Tuftonboro v. Blowen-Ledoux, Doc. No. 212-2016-CV-201 (Carroll Super. Ct., August 8, 2017) (Ignatius, J.)

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Town of Tuftonboro


Maxim Blowen-Ledoux, A.A.L. and Robert McWhirter



The plaintiff, Town of Tuftonboro ("Town"), filed a complaint on December 7, 2016, against defendants Maxim Blowen-Ledoux and Robert McWhirter, seeking guidance regarding payment for production of e-mail records requested by the defendants pursuant to RSA 91-A. The defendants filed a counterclaim on February 6, 2017, seeking the e-mail records electronically at no charge, plus attorneys fees and costs, and for the Selectmen to undergo remedial training at their own expense. By agreement, production of records has been held in abeyance pending order of the Court.

After scheduling delays requested by the parties, the Court conducted a trial on June 12, 2017, at which the parties appeared with counsel. Upon consideration of the evidence and arguments, the Court finds and rules as follows.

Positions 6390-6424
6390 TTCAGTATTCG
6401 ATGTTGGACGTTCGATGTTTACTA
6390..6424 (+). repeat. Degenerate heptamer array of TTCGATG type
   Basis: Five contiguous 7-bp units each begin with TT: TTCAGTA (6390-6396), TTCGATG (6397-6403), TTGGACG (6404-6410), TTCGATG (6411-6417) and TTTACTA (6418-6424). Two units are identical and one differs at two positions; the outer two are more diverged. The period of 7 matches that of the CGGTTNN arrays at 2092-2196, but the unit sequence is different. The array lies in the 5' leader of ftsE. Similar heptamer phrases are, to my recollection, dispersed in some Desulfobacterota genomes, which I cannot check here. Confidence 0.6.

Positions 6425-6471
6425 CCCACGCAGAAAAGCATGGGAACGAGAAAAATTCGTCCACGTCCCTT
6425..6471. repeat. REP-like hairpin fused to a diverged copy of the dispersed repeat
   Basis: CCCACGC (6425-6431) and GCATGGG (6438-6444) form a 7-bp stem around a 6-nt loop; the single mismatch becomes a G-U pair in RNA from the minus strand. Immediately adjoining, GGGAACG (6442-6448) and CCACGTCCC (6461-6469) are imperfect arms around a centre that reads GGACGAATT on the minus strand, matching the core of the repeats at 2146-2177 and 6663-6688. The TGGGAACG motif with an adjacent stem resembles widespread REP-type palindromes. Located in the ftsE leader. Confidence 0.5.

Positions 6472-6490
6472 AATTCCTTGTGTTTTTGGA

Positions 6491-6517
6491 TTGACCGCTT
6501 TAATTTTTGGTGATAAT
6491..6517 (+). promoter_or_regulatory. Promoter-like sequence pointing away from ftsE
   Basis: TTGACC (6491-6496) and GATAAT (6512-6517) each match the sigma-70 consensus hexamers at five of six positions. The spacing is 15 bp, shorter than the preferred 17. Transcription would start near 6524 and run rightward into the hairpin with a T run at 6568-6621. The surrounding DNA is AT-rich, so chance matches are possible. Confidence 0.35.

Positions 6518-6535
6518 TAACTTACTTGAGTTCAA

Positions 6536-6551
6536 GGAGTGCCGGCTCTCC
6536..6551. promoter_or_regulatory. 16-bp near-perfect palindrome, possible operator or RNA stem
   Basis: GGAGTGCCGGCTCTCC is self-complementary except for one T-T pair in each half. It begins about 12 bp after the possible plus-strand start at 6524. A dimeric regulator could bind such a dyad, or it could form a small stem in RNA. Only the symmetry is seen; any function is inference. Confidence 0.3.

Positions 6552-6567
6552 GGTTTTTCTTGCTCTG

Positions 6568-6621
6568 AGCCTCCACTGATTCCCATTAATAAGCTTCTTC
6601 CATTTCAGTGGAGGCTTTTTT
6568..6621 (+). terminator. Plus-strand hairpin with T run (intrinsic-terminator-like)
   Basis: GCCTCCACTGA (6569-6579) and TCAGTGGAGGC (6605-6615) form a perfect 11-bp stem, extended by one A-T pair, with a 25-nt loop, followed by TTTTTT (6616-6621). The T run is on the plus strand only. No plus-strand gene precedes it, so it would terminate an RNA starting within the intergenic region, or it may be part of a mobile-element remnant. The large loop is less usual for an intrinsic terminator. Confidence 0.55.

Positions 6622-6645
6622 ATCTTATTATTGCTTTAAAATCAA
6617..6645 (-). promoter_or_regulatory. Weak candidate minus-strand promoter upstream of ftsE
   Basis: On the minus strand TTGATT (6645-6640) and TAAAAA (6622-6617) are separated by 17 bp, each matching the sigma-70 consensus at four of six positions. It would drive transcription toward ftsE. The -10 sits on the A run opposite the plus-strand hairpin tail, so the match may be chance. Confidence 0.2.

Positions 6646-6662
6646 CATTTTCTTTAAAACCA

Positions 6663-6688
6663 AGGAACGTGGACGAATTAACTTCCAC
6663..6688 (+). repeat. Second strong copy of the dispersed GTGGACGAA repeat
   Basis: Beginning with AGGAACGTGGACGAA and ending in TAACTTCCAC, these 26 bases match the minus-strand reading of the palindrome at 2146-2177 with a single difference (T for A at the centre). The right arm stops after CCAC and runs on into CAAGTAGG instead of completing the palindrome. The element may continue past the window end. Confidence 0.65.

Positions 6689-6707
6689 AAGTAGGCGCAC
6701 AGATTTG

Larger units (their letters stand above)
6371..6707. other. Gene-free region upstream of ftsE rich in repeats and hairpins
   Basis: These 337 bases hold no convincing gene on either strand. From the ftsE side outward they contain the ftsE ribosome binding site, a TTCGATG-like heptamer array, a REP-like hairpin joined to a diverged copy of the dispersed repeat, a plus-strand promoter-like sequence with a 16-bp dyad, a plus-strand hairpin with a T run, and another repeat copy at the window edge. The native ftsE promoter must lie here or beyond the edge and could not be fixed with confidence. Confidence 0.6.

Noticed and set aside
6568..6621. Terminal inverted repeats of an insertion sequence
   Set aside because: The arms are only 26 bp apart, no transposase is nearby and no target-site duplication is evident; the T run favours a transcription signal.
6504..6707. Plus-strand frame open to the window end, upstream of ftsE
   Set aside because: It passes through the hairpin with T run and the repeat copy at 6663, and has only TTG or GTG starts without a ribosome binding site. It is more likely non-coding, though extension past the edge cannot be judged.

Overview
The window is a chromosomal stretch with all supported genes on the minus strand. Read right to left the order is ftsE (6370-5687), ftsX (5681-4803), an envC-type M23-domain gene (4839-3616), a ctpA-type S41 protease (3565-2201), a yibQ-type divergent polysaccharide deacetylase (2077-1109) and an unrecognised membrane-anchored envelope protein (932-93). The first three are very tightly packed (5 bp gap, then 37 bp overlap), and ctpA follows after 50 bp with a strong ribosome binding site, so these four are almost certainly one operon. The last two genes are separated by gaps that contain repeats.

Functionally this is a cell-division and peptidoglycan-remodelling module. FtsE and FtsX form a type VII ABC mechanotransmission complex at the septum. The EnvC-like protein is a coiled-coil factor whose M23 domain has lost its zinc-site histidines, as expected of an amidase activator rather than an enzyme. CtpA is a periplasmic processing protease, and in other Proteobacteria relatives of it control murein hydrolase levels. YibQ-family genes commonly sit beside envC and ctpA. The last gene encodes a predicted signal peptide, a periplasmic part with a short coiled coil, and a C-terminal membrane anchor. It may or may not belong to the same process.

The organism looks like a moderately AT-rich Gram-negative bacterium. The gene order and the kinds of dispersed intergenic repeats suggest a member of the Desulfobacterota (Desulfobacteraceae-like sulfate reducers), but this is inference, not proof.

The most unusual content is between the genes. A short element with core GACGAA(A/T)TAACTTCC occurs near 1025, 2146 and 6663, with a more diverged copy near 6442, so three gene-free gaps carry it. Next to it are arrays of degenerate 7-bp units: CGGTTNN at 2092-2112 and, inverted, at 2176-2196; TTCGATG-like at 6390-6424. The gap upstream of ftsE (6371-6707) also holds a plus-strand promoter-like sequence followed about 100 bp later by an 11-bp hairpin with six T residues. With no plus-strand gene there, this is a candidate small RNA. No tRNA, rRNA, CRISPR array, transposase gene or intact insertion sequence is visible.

The following facts do not appear to be in dispute. The defendants are residents of the Town. Between them they requested an estimated 11,000 to 13,000 e-mails to and from Town officials. The defendants seek electronic transfer of the records, with no hard copies produced.

[2] The Town responded by stating it would produce the e-mails after evaluating whether they contained confidential information that would have to be redacted. Further, if files were to be produced electronically, "metadata"1 containing identifying information would have to reviewed and stripped out as necessary on each electronical record. According to the Town, this would involve both the application of a software program to block certain metadata and, more importantly, individual review by a Town employee viewing each document. The Town stated it would charge its standard $0.25 per page for production, whether in hard copy or electronic file. The charge was later reduced to $0.15 per page when a new policy was adopted on April 1, 2017.